The battle continues over the operations of Bayonne Medical Center

Competing entities offer dueling plans

The fight to operate Bayonne Medical Center rages on. Photo by Daniel Israel
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The fight to operate Bayonne Medical Center rages on. Photo by Daniel Israel

The state Local Finance Board has decided not to vote yet on a nearly $100 million plan that would condemn the property of Bayonne Medical Center. The board tabled the matter, citing the need to conduct a more thorough review of the plan.

According to Bayonne Public Information Officer Joe Ryan, this was because of two new plans submitted by both entities vying to operate the hospital: Hudson Regional Hospital and BMC Hospital LLC.

The board had not had enough time to consider this new information, and therefore did not vote on the issue, Ryan said.

A brief history

CarePoint Health has been selling its assets, which include Bayonne Medical Center, Hoboken University Medical Center, and Christ Hospital in Jersey City. In November of 2019, Avery Eisenreich, owner of nursing home operator Alaris Health, purchased the real estate of Bayonne Medical Center.

CarePoint has been searching for an operator for the facilities ever since, signing a sale agreement with BMC Hospital LLC to operate Bayonne Medical Center in 2020. Meanwhile, Hudson Regional Hospital in Secaucus closed on the purchase of the real estate of Bayonne Medical Center from Eisenreich for $76 million.

Since the sale has closed, Hudson Regional has made clear its intentions to operate the hospital, not BMC Hospital LLC. This has sparked a war between the two entities over who will run the operations.

Eminent domain stalling?

In May 2020, the Hudson County Board of Commissioners unanimously voted to approve three resolutions authorizing the Hudson County Improvement Authority (HCIA) to begin an eminent domain process. At its April meeting, the Bayonne City Council introduced two ordinances that would initiate proceedings which began last year.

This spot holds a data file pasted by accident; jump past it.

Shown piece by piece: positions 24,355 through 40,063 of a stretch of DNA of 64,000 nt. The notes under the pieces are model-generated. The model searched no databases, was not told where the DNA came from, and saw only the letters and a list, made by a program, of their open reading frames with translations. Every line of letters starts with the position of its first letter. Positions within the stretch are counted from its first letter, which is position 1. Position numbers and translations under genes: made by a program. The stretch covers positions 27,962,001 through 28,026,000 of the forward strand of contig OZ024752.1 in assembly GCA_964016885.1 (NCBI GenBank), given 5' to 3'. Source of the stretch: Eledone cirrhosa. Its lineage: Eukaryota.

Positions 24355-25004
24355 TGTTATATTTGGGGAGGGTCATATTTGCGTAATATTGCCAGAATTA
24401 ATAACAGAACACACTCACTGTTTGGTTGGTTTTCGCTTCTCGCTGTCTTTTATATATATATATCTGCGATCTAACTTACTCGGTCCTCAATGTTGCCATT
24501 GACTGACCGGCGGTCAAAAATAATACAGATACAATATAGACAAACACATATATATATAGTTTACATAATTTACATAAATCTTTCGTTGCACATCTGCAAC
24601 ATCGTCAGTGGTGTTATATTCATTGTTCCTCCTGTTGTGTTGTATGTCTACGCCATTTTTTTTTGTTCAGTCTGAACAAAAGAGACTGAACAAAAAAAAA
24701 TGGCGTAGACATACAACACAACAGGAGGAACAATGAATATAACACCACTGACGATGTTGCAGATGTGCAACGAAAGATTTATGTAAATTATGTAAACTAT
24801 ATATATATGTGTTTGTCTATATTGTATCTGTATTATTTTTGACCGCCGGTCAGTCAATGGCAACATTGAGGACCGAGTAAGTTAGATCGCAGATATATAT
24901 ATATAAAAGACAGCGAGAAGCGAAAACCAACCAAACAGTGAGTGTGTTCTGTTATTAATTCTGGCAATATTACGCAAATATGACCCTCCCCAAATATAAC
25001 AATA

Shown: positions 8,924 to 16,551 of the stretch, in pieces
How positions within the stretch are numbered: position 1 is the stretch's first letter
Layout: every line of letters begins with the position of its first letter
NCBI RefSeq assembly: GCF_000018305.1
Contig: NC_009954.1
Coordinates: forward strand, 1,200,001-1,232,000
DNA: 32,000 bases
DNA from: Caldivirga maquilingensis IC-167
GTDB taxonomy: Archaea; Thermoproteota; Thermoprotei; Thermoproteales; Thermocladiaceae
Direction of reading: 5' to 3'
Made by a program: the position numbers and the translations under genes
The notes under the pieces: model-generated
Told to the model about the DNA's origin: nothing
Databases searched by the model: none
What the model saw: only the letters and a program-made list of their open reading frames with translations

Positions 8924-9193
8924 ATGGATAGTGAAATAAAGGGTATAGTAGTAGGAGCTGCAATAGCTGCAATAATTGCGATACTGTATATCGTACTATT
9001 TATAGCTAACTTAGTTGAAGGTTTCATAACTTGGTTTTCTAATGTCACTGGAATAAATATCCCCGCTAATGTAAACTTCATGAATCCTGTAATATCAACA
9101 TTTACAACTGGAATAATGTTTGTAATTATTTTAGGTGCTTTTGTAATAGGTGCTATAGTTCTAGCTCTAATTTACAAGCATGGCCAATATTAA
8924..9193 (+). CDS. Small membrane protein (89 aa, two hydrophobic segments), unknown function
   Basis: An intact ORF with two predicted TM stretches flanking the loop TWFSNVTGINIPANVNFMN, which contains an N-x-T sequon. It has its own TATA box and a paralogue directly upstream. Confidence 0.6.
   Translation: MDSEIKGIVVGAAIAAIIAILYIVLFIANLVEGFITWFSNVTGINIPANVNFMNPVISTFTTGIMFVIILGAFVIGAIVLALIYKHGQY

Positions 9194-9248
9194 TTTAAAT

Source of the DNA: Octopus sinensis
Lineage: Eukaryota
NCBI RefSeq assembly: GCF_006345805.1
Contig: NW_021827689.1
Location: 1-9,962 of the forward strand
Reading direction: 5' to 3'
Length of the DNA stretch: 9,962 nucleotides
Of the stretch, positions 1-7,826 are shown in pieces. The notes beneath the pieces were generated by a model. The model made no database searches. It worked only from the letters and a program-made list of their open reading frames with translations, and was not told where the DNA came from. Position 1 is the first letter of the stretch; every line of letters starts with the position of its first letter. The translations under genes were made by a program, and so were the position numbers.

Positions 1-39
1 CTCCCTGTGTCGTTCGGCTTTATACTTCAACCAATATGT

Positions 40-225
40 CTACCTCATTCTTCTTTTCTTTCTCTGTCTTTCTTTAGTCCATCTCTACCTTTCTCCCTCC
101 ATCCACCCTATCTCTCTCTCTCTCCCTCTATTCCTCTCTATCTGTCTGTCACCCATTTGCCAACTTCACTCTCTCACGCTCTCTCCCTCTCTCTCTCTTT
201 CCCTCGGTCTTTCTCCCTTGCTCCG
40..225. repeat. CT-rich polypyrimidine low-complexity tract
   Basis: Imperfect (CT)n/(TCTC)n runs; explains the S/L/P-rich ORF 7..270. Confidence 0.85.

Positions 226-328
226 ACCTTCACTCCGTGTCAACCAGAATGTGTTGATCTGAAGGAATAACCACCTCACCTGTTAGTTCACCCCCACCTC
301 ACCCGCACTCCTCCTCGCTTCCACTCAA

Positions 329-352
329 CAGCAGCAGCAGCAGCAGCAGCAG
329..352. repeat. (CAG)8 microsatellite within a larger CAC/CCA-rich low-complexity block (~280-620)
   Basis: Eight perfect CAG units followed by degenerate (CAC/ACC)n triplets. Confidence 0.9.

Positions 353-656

However, at its May meeting, the council did not approve the ordinances. After hours of presentations from all entities, public comment, and council member questions, the council tabled the ordinances, citing need for more information.

At the meeting, Special Counsel Joseph DeMarco clarified that the council could not have approved the ordinances without the approval first of the state via the Local Finance Board.

Further delays

The council was set to hear from bonding professionals on the ordinances at its caucus meeting on June 9. However, power outages forced the cancellation of that meeting.

The HCIA continues to press the matter, having presented the plan to the Local Finance Board at its June 9 meeting. The HCIA declined to comment on the decision by the board to table the matter, but reiterated its preparedness once Bayonne acts.

“The Authority is preparing to move forward with the financing process to assist the City of Bayonne upon the City taking appropriate action in this matter,” HCIA spokesperson Caitlin Mota said.